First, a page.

A Little Piece of Ireland in Manhattan.
The Irish Hunger Memorial is a one half acre plot of land nestled among Manhattan skyscrapers in New York City. It is located at the corner of Vesey Street and North End Avenue in Manhattan.
The memorial features a ruined Famine era stone cottage dismantled in County Mayo, and reassembled in downtown New York, minus its modern tin roof. Stones, soil, and some 62 varieties of grasses and wildflowers from fallow potato fields were brought in from the west coast of Ireland for the memorial.
The cottage is from Carradoogan in the parish of Attymass in County Mayo. The cottage belonged to the Slack family but was deserted in the 1960s. The Slack family donated the cottage to the memorial in "memory of all the Slack family members of previous generations who emigrated to America and fared well there.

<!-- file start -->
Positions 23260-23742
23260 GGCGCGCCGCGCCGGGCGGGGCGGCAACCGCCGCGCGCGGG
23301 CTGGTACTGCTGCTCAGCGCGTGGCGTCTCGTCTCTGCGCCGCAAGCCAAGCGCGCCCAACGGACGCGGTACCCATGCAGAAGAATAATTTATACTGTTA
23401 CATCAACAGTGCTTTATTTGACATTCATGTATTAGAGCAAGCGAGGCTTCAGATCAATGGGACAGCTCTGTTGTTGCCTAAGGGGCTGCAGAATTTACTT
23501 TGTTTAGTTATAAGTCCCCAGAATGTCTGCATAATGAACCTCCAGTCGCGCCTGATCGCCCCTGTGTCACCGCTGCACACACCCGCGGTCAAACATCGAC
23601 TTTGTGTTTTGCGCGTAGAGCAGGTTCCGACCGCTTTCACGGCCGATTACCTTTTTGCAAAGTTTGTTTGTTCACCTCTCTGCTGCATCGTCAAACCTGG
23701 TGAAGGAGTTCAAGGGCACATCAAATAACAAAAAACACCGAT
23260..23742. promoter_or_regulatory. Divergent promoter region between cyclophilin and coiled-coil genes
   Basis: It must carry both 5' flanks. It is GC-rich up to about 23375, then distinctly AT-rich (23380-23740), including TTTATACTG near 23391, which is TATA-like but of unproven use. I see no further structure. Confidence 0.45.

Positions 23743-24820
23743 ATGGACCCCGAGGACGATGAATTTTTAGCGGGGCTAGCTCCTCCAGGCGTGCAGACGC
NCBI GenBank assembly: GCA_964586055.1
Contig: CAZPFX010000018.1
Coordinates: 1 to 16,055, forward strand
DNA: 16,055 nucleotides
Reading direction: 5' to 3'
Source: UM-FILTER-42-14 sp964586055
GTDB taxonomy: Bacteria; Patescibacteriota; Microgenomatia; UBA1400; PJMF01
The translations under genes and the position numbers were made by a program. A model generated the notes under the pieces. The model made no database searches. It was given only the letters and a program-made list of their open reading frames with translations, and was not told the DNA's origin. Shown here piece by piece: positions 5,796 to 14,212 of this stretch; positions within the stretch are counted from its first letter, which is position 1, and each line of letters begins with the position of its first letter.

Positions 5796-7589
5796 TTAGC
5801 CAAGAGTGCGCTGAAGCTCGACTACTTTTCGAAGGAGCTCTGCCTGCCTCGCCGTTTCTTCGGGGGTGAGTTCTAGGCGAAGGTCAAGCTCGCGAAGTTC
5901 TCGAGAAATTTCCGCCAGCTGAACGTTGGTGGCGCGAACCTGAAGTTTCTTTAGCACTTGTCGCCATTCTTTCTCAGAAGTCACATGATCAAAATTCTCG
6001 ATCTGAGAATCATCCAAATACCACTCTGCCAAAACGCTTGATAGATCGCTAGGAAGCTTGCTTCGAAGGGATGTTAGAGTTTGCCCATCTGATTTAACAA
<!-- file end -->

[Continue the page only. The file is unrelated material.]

It is dedicated to raising awareness of the Great Irish Famine (1845-1852) that left one million Irish dead and another 1.5 million uprooted, sparking the first major wave of Irish emigration to the United States. Ireland's population fell by 20% - 25% in these seven years.
Construction of the memorial began in March 2001 and despite its proximity to the World Trade Center, the memorial was completed and dedicated on July 16th 2002.